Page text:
Q: We have been reading about ever-earlier cases of eating disorders in children.Are there any good general guidelines to help clinicians in general clinics identify these young patients? (DN, Austin, TX).
A: The rarity of anorexia nervosa in young patients makes the diagnosis elusive, particularly among primary care physicians, as shown in a recent report by Dr. Emel A. Berksoy and clinicians (Nutr Hospitalaria. 2018; 35:499).
The researchers describe the case of an 8-year-old boy with AN whose diagnosis was missed by several pediatricians and family physicians before the true cause for his symptoms was found. He was admitted to the hospital after extreme fatigue and lack of appetite. He was cachetic and could not stand. His body mass index was found to be 11.2 mg/kg2. Celiac and other gastroenterological test results were normal.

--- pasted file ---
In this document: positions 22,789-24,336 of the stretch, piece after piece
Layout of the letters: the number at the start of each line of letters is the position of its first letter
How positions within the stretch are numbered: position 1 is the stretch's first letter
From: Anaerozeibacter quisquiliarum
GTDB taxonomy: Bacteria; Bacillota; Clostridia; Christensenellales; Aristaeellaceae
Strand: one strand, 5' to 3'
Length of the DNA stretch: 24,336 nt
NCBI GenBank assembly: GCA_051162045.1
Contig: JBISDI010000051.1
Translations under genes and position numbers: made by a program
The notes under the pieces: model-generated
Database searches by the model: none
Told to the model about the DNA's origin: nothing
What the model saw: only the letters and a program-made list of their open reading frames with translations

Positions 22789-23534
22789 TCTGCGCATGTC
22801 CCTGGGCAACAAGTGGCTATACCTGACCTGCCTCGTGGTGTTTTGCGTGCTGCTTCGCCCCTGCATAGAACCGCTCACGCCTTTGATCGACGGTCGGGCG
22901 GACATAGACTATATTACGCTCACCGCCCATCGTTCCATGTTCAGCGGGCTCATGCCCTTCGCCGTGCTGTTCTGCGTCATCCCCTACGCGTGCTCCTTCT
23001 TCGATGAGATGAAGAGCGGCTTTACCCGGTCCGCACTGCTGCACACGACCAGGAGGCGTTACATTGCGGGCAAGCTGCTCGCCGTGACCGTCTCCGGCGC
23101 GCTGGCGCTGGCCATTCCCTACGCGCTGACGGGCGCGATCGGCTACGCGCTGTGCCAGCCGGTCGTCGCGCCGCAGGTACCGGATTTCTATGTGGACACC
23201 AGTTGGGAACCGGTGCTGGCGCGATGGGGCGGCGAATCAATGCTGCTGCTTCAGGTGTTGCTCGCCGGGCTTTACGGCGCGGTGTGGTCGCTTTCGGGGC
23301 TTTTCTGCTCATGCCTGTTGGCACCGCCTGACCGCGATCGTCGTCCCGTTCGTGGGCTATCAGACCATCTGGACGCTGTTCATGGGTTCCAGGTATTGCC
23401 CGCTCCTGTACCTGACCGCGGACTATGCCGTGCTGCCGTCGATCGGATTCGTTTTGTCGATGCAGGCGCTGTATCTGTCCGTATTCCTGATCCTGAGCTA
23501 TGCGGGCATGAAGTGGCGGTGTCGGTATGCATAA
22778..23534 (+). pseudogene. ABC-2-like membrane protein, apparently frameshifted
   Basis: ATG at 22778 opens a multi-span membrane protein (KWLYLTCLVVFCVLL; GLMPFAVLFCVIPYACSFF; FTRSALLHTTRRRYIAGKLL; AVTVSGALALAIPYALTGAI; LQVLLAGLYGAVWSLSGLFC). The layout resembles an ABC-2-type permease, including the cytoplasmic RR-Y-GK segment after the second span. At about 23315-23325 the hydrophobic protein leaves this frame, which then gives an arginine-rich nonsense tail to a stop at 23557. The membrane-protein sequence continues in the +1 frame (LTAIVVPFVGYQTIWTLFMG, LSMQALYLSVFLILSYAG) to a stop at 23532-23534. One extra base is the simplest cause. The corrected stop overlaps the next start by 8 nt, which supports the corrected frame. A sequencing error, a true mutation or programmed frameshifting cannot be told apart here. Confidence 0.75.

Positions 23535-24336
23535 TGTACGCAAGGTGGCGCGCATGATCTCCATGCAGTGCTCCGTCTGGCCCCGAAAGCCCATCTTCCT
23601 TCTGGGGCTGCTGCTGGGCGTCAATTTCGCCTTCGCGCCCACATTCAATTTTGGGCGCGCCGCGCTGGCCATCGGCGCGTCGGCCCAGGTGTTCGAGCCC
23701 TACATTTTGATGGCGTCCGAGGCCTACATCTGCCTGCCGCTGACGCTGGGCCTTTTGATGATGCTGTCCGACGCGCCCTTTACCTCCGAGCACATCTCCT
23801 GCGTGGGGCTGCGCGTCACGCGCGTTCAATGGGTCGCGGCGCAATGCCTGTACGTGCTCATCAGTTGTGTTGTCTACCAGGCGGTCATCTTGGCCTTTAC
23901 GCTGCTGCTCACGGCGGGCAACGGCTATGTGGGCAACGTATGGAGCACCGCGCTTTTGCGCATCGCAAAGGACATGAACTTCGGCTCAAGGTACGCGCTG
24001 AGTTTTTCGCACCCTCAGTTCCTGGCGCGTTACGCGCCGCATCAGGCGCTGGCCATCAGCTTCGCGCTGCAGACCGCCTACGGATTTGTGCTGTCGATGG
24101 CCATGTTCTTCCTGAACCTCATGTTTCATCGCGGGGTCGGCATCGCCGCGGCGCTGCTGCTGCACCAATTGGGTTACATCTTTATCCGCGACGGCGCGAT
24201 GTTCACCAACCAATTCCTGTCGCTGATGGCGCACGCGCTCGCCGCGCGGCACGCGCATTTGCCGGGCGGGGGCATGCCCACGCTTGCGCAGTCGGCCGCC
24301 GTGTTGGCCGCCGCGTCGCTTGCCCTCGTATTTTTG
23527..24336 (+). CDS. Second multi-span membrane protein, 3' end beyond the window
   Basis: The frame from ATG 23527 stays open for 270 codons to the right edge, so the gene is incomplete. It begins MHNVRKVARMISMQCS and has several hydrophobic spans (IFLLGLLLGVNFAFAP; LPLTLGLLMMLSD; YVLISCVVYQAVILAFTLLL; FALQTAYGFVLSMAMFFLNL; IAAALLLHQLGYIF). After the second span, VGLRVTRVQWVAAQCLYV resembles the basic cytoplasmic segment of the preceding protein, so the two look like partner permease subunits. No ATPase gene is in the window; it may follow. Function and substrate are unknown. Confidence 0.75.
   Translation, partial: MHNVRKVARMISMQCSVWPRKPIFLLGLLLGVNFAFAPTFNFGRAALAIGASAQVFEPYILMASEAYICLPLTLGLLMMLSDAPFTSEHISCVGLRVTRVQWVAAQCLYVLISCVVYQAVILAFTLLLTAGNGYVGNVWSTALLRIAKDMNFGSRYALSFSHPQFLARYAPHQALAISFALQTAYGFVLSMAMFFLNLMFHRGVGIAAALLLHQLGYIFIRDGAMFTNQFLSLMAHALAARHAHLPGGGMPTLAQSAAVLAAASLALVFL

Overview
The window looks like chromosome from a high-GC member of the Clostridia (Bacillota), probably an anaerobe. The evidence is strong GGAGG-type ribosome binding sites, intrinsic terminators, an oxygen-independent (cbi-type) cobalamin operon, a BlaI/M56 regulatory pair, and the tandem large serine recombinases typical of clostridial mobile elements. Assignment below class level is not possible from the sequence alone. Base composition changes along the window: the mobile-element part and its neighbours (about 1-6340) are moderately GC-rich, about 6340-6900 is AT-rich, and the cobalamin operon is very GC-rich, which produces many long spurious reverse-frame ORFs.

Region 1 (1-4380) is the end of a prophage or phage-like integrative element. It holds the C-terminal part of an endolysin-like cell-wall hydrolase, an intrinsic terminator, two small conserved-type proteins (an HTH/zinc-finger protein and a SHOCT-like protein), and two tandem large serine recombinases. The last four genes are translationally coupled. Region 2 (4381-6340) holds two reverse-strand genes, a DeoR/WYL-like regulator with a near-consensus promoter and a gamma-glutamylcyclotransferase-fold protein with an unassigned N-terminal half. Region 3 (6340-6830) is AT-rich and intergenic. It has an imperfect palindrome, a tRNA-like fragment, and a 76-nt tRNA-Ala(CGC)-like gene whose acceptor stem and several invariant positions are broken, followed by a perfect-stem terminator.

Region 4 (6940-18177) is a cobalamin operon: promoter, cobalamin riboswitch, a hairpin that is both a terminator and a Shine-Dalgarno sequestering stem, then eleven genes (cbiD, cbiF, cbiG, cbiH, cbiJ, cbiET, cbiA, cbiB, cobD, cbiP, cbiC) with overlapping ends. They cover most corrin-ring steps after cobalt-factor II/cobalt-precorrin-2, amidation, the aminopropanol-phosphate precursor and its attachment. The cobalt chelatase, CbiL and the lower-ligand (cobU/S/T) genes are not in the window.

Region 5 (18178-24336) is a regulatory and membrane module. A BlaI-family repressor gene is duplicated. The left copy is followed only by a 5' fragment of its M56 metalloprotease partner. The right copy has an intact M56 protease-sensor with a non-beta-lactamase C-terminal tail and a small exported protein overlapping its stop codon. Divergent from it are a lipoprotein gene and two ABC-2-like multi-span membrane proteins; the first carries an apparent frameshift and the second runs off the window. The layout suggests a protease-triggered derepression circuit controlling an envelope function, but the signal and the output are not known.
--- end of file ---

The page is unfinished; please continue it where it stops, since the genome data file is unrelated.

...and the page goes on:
The breakthrough came on the third day, when the boy was seen in the adolescent psychiatric clinic. The patient had a high level of anxiety, did not want to leave his mother and would not speak without being prompted. The young patient struggled with his body image and would not eat in the evening, for fear of “getting fat.”
Based on the DSM-5, he was eventually diagnosed with AN, childhood depression, and separation anxiety disorder. He was prescribed 10 mg fluoxetine and 2.5 mg of olanzapine per day, and on this regimen began to take liquid nourishment again. His weight reached 18 kg. He eventually attended school again and was playing the games he had once enjoyed. Our colleagues working outside of the ED field can struggle with diagnosing ED, especially if the presentation is unusual or unexpected (in this case, and 8-year-old and a male). Ruling out medical issues is very reasonable, but this case reminds us of the need to counsel colleagues to inquire as we would regarding ED behaviors and thoughts.